Vatican Weekend for October 22nd, 2017 features our weekly reflection on the Sunday Gospel reading, “There’s more in the Sunday Gospel than Meets the Eye,” plus we find out more about a special Church-sponsored program that helps couples whose marriage is heading for the rocks.

Listen to this program produced and presented by Susy Hodges: 

 

World Methodist Council: dialogue must reach local level

(Vatican Radio) Methodist and Catholic theologians are meeting just outside Rome this week, marking the 50th anniversary of the first ecumenical dialogue group following the Second Vatican Council. That first session of the Methodist-Roman Catholic International Commission was held in the hill town of Ariccia in October 1967.

Pope Francis met with members of the current Commission on Thursday, together with leaders of the World Methodist Council, saying that half a century of dialogue has set us free from estrangement and suspicion and helped us to recognize each other as brothers and sisters in Christ.

South African Bishop Ivan Abrahams is General Secretary of the World Methodist Council. He talked to Philippa Hitchen about the concrete fruits of this ecumenical journey….

Listen:

He says two of the key ingredients that have marked this “50 year pilgrimage or journey” are the love and trust that has been built up and that are reflected in the seven joint reports that have been produced thus far.

One of the great challenges, he says, is to let the fruits of this dialogue “percolate to the local level and we need to see how we can do that much more effectively”.

'That they may be one'

He notes that the latest dialogue report entitled ‘A Call to Holiness: from glory to glory’ stresses that working for unity is “a fundamental part of our mission and our witness to the world, to see that Jesus’ high priestly prayer is made reality”.

Speaking about the situation in his native South Africa, Abrahams says that as he saw the demise of apartheid in his lifetime, “I’d hoped to see the reality of “that they may be one” in my lifetime”.

Autonomy in mission and witness

Talking about the Methodist model of governance, he says there’s no compromise on key issues of faith, but “we don’t apply the ‘one size fits all’ model”, leaving the various conferences autonomy to make their own decisions about mission and witness.

Asked about Pope Francis’ efforts to give local Catholic bishops’ conferences with more autonomy over pastoral decision making, Abrahams says “I think that it is really the only way to go, if we speak about the integrity of the Gospel, because every cultural context is uniquely different”.

Pope Francis embodies unity

While practical cooperation on issues like migration, refugees or climate change are important, he says, consensus in the theological dialogue remains crucial because “we need to clarify so we can walk together”.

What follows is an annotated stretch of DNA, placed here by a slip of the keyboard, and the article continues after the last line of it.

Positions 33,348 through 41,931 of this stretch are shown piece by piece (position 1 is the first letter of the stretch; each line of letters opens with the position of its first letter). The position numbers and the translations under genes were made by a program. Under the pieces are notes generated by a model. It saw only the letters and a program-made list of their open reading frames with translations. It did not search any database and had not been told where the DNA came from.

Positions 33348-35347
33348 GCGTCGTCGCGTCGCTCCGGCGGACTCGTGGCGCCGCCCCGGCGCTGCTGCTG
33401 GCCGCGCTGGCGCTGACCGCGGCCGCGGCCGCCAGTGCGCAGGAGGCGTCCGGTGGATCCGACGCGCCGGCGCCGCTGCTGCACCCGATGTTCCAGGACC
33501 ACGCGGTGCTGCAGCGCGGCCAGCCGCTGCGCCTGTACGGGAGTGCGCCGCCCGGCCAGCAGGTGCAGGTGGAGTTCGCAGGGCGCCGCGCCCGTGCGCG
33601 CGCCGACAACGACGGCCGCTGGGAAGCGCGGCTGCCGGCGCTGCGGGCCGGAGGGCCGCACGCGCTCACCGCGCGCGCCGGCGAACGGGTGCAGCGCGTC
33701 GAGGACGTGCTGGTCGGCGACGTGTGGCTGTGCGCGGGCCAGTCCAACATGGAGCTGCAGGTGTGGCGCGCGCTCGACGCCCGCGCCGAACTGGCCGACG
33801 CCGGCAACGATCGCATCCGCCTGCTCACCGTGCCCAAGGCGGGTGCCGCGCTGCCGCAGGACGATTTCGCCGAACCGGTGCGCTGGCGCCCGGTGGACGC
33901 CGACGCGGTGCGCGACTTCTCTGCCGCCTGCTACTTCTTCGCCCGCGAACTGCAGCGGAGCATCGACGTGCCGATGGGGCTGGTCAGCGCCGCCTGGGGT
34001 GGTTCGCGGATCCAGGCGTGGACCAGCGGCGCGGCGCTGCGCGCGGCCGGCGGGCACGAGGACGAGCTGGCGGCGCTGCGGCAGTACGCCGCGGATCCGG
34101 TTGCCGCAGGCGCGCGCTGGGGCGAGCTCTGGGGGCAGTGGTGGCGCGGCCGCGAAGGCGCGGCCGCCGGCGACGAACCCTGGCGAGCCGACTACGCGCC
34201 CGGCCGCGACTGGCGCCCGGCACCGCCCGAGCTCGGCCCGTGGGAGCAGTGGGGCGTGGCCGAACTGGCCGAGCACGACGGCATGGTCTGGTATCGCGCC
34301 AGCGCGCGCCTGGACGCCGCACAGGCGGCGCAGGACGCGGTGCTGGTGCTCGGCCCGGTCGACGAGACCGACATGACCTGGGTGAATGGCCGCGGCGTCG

Finally Bishop Abrahams praises Pope Francis’ way of reaching out to young generations, saying he is “a beacon of hope” and “somebody who embodies the unity that we’re seeking to live”.

Vatican Weekend for October 21st, 2017

Vatican Weekend for October 21st, 2017 features a report on Pope Francis’ Wednesday general audience where he deplored the terrorist attack in Somalia, we remember the figure of Pope Saint John Paul II on his liturgical feast day with the help of his biographer George Weigel and leading Vatican expert John Allen, an insight into the Polish Pope's intense prayer life from one of his closest advisors, plus a leading Church historian takes us back to 1870 when Italian reunification forces captured Rome and put an end to the Papal States.

Listen to this program produced and presented by Susy Hodges:

JRS looks at the problem of ME refugees

(Vatican Radio) Fr. Cedric Prakash who is currently based in Beirut and working as Regional Advocacy and Communications Officer, is a human rights activist and a Jesuit priest of the Gujrat province in India. He was the director of ‘Prashant’, the Ahmedabad-based Jesuit Centre for Human Rights, Justice and Peace, which he founded in 2001.  He has been at the forefront on issues related to human ‎rights, justice, peace and other advocacy matters for which he has been honoured both in India and ‎abroad. 

He was named Chevalier of the Legion of Honor, one of the highest French civilian awards, acknowledging his commitment to the defence and the promotion of Human Rights in India.  Other than this, Fr. Cedric Prakash has also been awarded numerous other awards - the Rafi Ahmed Kidwai Award presented for Humanitarian Work by the Indian Muslim Council, USA in 2003, the Kabir Puraskar conferred on him by the President of India for his work in the promotion of Communal Harmony and Peace in 1995, and the Minorities Rights Award by the National Commission for Minorities of the Government of India in 2006.  He was one of the recipients of Mother Teresa Awards for Social Justice in 2013.

On his visit to Rome this week for a  JRS Meet he spoke to Vatican Radio about the plight of the refugees today and how we can help them to live a life of greater stability and security.  

Listen Fr. Cedric Prakash SJ